Step 2: Rooting
Being well-anchored to the ground is another fundamental part of doing a proper pushup. This is known as rooting. Your 4 contact points with the ground (both hands & both feet) are where you want to place your emphasis.
With respect to your hands, you should have an active grip on the ground (as if you were palming a basketball) rather than passively laying on your palms. The main loading point should be the heel of your hand at the base of your wrist. Setting these two things properly engages the muscles of the forearm & provides stability to the wrist, minimizing the chances of damaging the joint. Your grip width should be roughly shoulder-width apart.
Your feet should be putting backwards pressure into the ground, almost as if you were getting ready for a sprint. Doing this right stabilizes your ankles, and allows for you to flex the muscles of your legs during the exercise, which brings in an added element of stability to the hips. Your stance should be roughly hip-width apart.
Step 3: Head Position
Many individuals make the mistake of looking up during a pushup in an attempt to keep their face out of the way in the bottom position. For balanced muscle involvement at the neck, the position should be avoided. The head should be braced in a neutral position with the rest of the spine. Engaging the muscles on the front of your neck, as if you were trying to give yourself a double-chin, will accomplish this task.
If you have trouble with this, practice the position upright against a wall so you can develop the proper feeling.
Step 4: Arm Positioning
Like a bench-press, your arms should be somewhere between 45° and parallel to your torso. A lot of beginners mistakenly flare their elbows very wide in the pushup. Not only does this actually make the exercise unnecessarily difficult, but it also leaves the shoulder more vulnerable to injury.
Bringing your elbows in more allows for the triceps & delts to contribute to the exercise more equally, optimizing performance and mitigating harmful stress at the shoulder joint.
Step 5: Descent
Similar to maintaining an active grip on the ground, you also want to be active in your descent. Instead of air dropping, imagine pulling the ground up to you. This allows you to more efficiently maintain tension so you can express more power on the ascent. Keep your butt & abs tight always. Lower yourself until you just tap the ground with your nose.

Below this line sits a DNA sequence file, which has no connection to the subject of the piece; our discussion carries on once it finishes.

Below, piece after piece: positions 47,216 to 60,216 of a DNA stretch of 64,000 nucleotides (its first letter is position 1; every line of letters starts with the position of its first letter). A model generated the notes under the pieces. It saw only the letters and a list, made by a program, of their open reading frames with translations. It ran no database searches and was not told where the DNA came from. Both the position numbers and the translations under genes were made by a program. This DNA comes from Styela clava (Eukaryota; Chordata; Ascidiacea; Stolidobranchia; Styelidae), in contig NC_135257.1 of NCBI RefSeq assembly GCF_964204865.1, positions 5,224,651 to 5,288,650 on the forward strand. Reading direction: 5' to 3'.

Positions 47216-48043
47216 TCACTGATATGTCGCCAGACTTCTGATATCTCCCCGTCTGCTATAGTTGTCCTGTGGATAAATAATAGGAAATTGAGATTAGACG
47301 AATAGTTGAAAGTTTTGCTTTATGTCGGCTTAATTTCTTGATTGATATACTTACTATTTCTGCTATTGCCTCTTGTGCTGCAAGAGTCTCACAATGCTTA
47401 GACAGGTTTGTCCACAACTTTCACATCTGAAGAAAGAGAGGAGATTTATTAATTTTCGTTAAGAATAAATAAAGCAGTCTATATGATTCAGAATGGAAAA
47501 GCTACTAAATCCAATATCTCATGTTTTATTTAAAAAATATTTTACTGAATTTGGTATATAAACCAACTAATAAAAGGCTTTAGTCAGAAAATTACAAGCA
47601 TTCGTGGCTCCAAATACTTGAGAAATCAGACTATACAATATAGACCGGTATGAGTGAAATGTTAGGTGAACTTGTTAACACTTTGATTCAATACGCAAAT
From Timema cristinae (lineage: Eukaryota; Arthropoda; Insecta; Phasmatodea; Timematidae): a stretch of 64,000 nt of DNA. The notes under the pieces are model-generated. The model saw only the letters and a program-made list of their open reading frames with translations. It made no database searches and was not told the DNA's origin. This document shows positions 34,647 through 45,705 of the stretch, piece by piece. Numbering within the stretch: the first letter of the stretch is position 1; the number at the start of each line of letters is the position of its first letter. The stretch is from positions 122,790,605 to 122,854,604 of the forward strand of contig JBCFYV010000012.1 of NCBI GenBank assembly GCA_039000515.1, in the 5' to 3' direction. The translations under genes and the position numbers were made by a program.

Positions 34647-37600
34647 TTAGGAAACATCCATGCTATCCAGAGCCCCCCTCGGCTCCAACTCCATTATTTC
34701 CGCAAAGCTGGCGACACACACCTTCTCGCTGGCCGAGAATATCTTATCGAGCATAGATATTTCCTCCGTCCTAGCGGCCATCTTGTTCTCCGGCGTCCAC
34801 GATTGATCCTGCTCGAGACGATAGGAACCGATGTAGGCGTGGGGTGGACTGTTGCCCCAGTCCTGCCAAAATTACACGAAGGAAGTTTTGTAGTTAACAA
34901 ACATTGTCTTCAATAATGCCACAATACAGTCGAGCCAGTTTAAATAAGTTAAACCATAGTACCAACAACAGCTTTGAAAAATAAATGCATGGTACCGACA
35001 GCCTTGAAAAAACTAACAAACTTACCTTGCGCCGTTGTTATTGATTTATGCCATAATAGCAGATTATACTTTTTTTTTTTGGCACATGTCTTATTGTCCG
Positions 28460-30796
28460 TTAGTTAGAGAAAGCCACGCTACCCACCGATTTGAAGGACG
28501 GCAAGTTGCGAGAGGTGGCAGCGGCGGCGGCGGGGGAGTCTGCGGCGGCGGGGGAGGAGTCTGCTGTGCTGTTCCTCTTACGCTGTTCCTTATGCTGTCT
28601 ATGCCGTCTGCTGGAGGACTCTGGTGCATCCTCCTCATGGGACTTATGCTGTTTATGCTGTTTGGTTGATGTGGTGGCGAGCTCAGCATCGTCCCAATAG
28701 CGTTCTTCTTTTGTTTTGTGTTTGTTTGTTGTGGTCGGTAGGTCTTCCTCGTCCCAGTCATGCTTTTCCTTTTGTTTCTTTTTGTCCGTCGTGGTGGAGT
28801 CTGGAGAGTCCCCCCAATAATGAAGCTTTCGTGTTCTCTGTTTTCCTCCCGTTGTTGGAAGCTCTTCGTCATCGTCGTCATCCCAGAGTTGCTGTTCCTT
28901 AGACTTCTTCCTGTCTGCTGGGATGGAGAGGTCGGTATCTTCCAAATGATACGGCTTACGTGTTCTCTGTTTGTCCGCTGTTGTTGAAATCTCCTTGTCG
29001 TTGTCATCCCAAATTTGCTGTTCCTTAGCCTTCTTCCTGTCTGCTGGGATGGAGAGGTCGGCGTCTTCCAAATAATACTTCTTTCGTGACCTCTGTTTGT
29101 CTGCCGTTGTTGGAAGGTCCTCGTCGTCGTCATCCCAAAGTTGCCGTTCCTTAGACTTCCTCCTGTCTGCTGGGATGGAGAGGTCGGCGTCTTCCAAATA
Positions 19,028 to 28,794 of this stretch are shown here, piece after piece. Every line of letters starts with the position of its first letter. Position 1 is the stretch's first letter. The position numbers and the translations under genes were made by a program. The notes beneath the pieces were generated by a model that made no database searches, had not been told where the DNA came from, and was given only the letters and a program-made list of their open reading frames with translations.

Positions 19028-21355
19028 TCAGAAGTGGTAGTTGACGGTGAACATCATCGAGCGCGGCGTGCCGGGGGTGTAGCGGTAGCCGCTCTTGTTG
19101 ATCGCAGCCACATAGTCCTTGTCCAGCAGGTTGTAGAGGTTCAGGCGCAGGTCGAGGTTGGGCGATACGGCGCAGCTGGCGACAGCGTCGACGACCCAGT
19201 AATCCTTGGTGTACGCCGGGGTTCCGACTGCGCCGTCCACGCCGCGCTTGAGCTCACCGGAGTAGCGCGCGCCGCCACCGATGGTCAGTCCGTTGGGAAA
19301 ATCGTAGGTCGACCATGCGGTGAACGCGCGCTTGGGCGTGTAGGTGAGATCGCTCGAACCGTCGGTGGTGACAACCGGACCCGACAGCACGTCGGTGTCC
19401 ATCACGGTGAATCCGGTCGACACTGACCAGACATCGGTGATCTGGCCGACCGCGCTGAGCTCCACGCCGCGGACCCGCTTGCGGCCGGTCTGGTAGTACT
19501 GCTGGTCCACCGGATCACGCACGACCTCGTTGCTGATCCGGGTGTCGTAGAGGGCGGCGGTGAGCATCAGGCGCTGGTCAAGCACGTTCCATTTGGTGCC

Step 6: Ascent
Keeping your hips, core, & head braced in a neutral position, push through the heel of your hand, squeezing your chest & triceps as your lockout at the top. Pause for second and repeat.
Until next time…
Keep it strong, keep it vegan.
Fitness is a circular phenomenon. As a sedentary person, one is relegated to the middle point of his or her own circle. Once you begin regular activity, your circle will begin to expand. This is referred to in the athletic world as General Physical Preparation (G.P.P.).
Optimizing Your Physical Capacities
The philosophy behind G.P.P. is to prepare your body for as broad a spectrum of physical activity as possible. The most efficient way to do this is to pursue the basic capacities of the human body: lifting, carrying, walking, running, & jumping (depending on the sport, other activities specific to that sport may be included at a base level). There are different movement types & patterns that are sub-categorized below these capacities, but this is the broad spectrum.
All of us are born with an inherent potential of fitness. Some of us will be predisposed to endurance or power activities depending on our build before we ever engage in sport & exercise. G.P.P. is aimed at fulfilling that potential in each capacity, however high or low it may be.
None of us will be perfect circles; instead we’ll be lop-sided with respect to our build and athletic preferences.
“Respectable fitness” is the fulfillment of one’s own G.P.P. Beyond this is the realm of competitive athletes; certain capacities will be favored, while others are ignored in order to develop the athlete’s body to perform a specific task at a high-level (known as Specific Physical Preparation; S.P.P.). This is why Olympic weightlifters don’t run much (if at all) and why professional cyclists don’t lift weights a lot.